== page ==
Wayne McGregor
Sadler’s Wells

Review by Primrose MacFay

Wayne McGregor is the choreographer of the moment. Or, as it was put more accurately by the German-speaking critic who happened to sit next to me at the première on 4 October, it is well-known that McGregor “expresses the zeitgeist”. That this must be so is confirmed by the scale of the recognition he receives, as much from rapturous young audiences as from battle-hardened institutions.

McGregor is regarded as being the brainiest bloke on the block. His list of achievements, apart from his cornucopia of dance and theatre awards, include an Honorary Doctorate of Science from Plymouth University, an Honorary Doctorate of Letters from the University of Leeds, an Honorary Fellowship of the British Science Association, and a research fellowship in the Department of Experimental Psychology at the University of Cambridge. Aside from the scientists, it seems there is no great designer, artist or musician who doesn’t want to work with him. Over twenty years he has devised thirty works that have toured fifty countries and been performed at their most prestigious venues.

In explaining his naming of his latest work, McGregor reveals that he had his own genome sequenced during this summer and his thoughts about this event inspired Autobiography. There are 23 short dances comprising the whole, each designating one of the 23 pairs of chromosomes that contain the human genome.

According to a mysterious algorithm, each evening is different, with a changing selection of pieces performed in a changing order. (This creates havoc with the transitions of Lucy Carter’s lighting, Jlin’s music, and Ben Cullen Williams’ sets –  but let us not go there.)

With his dream team of phenomenal dancers, he makes his familiar abstract works that pulsate with quick, detailed configurations of the body, his trademark tics and jerks in a myriad of individual and group combinations. Although in Autobiography there is more measured pacing than we are used to seeing, his emphasis remains focussed on what bodies can do speedily, cramming into an instant as much change and variation as possible. There is the familiar motif of “display”: the expected spectacle, breath-taking physicality, beautiful flickering shapes surging across the stage with such rapidity that one barely has time to relish one before the next has taken its place.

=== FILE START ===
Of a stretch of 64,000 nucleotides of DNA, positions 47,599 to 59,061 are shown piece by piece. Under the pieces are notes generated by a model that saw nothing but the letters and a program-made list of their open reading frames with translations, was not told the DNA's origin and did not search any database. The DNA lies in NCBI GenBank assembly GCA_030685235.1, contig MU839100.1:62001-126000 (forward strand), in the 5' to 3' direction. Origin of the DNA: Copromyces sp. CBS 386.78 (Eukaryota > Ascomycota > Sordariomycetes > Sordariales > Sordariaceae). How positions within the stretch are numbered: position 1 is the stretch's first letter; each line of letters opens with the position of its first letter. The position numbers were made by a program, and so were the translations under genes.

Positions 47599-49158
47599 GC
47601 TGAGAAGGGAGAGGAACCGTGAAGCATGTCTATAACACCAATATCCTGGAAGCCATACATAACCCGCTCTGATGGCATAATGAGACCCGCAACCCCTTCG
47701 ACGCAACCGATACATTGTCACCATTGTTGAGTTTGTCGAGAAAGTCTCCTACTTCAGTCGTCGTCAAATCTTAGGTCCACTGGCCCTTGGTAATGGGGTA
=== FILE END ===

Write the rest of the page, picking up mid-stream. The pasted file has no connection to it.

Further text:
Not for McGregor anything that is slowed to accommodate the shape of a narrative structure, nor that ebbs and flows in a measured accumulation and dissolution of time, nor that explores the arduous distances between aim, undertaking and attainment.  There is no exploration of feeling, of relationship, not a hint of an inner world.

It is a wonderful paradox that in his discussions about his work, McGregor cannot put strongly enough that he is overwhelmingly interested in exploring the possibilities of the body – yet there is no sign of sex. Characteristically his choreography is almost asexual, despite its physicality. Or perhaps because of it. Or perhaps because he excises emotion from his work. In the opening night’s selection, only one of the fragments in Autobiography comes close to expressing a smidgeon of sensuality. This anomaly is the moving fragment entitled “Lucent”, a duet for two men. Quite possibly the suggestion of a fine, tender intimacy arises from the effect brought to bear by the particular dancers rather than the choreography per se.

McGregor says that in general terms, an autobiography “doesn’t have to be nostalgic or commemorative. It doesn’t have to be about events, but can be about what one is currently reading or thinking about”. But there is nothing suggestive of words in this autobiography. The dance work he has created is an iteration of his interest in the physical articulation of parts of the body that have been stripped of language, that tell no tale. The work, for all its busy activity, embodies silence.

Wayne McGregor Random Dance C Nick Mead


Primrose MacFay reviews for London Grip.

4 October 2017